Photoshopped advertisements are a pervasive feature of modern life of course, but it’s surprisingly rare to find their originals online (or at least close equivalents). Perhaps that’s all the better to hide advertisers’ mistakes though, as a single glance reveals that Yu In-yeong (유인영) looks much more appealing unaltered than in the advertisement on the left. A “disaster” in the sense that YongPyong Resort’s advertising budget might have been better spent then?
To be fair, the advertisement may have looked more rather better in August the 5th’s MetroSeoul itself: strangely, its website only provides rather garishly-colored versions of what goes in the print editions. And although In-yeong’s elongated neck is what first drew my attention to the advertisement’s photoshopping in the first place, it turns out that its rather long in real life too. But naturally I soon noticed her rather sculpted-looking breasts also, followed by her over-defined face, her thin right arm, and finally the absence of her navel. It took the photo above-right though, for me to realize what had been done to her waist.
Granted, she’s in a slightly different stance in the photo, and her finger resting in her shorts makes a big difference to its greater appeal (people tend to subconsciously point to what’s on their minds, which is why models tend to pose with their hands on their waists). But this begs the question of if the photoshopping in the advertisement was really necessary in the first place, as I seriously doubt that many busy commuters would have had either the time or the inclination to have paid much attention to the space between her breasts and her crotch. This may well explain why that area is covered by text in the advertisement then, but in the process of also removing the “kinks” on her side, the advertisers went overboard and removed all definition from her front too, which for all the exaggeration of her breasts, ironically leaves the rest of In-yeong’s body looking somewhat like a cardboard cutout. Contrast this to her more curvaceous figure in the photo, which the unlike the advertisement prompts many second (and third, and fourth…) glances by heterosexual men.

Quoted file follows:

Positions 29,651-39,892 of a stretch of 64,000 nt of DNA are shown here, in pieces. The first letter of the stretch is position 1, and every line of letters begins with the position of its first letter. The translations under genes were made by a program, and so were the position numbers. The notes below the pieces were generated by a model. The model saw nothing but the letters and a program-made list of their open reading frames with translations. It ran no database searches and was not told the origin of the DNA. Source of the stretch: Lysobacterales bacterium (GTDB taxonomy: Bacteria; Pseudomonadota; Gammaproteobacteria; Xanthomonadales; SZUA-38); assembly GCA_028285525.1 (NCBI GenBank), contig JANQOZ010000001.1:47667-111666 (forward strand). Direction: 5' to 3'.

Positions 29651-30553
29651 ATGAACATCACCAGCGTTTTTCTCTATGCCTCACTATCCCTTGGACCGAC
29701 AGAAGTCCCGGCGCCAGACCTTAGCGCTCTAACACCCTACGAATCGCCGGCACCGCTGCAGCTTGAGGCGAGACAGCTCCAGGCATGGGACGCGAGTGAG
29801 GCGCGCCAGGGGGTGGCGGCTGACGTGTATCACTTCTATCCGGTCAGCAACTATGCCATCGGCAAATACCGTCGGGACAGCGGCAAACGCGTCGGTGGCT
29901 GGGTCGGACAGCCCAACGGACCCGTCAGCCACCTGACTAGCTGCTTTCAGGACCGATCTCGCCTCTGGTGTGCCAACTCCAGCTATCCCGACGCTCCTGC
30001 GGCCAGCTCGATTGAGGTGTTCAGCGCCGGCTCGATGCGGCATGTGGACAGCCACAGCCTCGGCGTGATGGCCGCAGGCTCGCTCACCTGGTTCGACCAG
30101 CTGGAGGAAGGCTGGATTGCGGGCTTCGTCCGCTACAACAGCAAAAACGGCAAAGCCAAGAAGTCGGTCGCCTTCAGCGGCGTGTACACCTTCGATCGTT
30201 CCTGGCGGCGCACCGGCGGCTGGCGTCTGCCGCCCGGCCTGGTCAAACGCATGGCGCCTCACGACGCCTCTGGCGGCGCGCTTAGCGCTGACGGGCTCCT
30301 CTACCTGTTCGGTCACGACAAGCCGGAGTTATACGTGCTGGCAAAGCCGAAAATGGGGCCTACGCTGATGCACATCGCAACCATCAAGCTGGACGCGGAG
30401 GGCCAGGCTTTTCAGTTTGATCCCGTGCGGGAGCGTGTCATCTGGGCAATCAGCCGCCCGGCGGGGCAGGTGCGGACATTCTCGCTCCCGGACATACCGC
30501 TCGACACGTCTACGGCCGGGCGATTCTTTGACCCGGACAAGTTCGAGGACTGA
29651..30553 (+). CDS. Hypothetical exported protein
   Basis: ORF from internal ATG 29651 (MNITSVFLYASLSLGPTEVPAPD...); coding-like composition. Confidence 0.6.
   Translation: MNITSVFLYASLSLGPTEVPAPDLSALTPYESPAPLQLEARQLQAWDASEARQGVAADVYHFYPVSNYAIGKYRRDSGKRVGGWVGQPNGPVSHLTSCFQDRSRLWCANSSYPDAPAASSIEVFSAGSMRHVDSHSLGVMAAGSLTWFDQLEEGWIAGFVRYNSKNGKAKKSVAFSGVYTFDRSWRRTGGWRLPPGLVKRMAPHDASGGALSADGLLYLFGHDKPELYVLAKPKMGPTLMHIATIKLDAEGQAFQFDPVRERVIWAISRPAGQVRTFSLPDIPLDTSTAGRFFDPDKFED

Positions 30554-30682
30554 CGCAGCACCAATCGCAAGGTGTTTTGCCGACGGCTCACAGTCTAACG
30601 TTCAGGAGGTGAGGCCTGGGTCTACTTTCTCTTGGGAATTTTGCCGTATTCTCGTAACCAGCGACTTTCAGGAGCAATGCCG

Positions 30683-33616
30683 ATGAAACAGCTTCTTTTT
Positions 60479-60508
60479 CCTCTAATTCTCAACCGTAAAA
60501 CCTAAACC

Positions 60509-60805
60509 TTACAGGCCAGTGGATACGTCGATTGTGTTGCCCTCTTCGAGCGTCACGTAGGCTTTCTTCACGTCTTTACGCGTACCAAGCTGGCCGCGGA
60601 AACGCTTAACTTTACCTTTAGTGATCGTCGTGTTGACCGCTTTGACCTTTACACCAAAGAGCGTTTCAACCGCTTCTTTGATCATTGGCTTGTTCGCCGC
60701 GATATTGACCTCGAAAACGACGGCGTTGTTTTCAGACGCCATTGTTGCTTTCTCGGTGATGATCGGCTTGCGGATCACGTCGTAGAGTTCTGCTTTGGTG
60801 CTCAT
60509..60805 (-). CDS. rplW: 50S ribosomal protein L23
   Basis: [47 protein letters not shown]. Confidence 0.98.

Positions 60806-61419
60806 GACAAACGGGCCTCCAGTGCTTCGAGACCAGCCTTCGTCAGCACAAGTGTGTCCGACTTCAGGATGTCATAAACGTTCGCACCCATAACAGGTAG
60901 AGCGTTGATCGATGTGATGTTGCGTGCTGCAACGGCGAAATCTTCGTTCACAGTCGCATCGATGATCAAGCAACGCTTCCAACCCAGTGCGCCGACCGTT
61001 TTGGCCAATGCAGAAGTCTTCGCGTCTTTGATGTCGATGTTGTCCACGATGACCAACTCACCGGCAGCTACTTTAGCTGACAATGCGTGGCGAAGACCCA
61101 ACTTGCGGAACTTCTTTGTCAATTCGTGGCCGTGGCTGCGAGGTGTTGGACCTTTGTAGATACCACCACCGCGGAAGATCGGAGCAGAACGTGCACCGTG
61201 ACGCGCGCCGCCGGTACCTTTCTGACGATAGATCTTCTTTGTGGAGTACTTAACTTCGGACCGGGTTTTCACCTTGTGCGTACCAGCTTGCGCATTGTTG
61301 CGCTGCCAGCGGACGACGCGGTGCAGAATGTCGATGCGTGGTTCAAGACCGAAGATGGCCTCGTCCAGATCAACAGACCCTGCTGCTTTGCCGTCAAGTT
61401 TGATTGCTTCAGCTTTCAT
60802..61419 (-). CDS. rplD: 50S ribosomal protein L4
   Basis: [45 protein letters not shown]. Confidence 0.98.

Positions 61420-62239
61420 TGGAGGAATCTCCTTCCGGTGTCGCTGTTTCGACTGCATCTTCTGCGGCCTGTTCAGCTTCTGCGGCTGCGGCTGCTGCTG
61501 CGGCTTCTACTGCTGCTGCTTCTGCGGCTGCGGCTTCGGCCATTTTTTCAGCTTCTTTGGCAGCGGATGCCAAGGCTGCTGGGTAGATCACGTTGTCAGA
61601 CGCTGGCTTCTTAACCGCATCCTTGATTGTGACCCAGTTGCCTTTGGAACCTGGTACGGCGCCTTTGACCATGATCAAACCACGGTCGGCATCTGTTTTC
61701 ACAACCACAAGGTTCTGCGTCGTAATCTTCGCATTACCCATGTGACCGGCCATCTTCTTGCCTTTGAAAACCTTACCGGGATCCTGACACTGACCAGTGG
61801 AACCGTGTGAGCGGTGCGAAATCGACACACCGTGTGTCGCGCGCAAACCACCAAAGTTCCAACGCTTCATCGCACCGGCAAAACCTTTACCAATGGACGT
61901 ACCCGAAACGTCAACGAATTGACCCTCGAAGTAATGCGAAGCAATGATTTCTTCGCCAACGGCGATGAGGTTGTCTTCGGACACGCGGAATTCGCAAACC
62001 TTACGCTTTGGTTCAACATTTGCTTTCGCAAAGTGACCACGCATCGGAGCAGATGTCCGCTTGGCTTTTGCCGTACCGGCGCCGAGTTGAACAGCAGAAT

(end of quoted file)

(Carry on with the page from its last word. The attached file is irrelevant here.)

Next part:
(As a side issue, some time in the near future it will be interesting – and yes certainly, also rather pleasant – to investigate the ways in which swimming resorts and so on are advertised in Korea. As one might expect, the vast majority use women’s bodies to do so, but I vaguely recall that at least one commercial this summer featured buff men and women mutually checking out each other’s bodies, and I’d be grateful if readers could pass on the name of the resort if they know. Regardless though, in hindsight that this should be exceptional is really rather strange given that half of the customers at resorts would be female, and besides which I seriously doubt that they are quite the “meat markets” that they’re portrayed as considering their popularity with children and families)
Unfortunately the logic behind those excessive changes made in the advertisement is likely to remain a mystery, but personally I would perhaps have chosen to move the text up and right a little, killing two birds with one stone (I’m not so naive as to pretend that some people wouldn’t be put off by the kinks). I accept that that may have necessitated big design changes though.
( Source: Hany Farid )
In the meantime, for anyone further interested in the subject then I recommend here for more on the photoshopping done on magazine covers, here and here for a guide to the differences between the original image of Faith Hill and the July 2007 cover of Redbook above, and finally here for a potted guide to many famous historical cases of photo manipulation.
Update, September 10: Following up on my plans to research the ways in which swimming resorts are advertised, Commenter Zhi Zhi drew my attention to the following commercial for California Beach, part of GyeongjuWorld. Note the last few seconds especially:
Such commercials are par for the course in Japan of course, but lest that give any overseas-based readers the wrong impression, I should point out that it’s probably the most blatant case of sexual objectification I’ve ever seen in a Korean commercial. One small redeeming factor it has though, is that it also features men literally performing for a female sexual gaze (although of course objectification of men is also problematic), but unfortunately that is not quite the message one gets by visiting California Beach’s website:
(For all posts in the “Korean Photoshop Disasters” series, see here)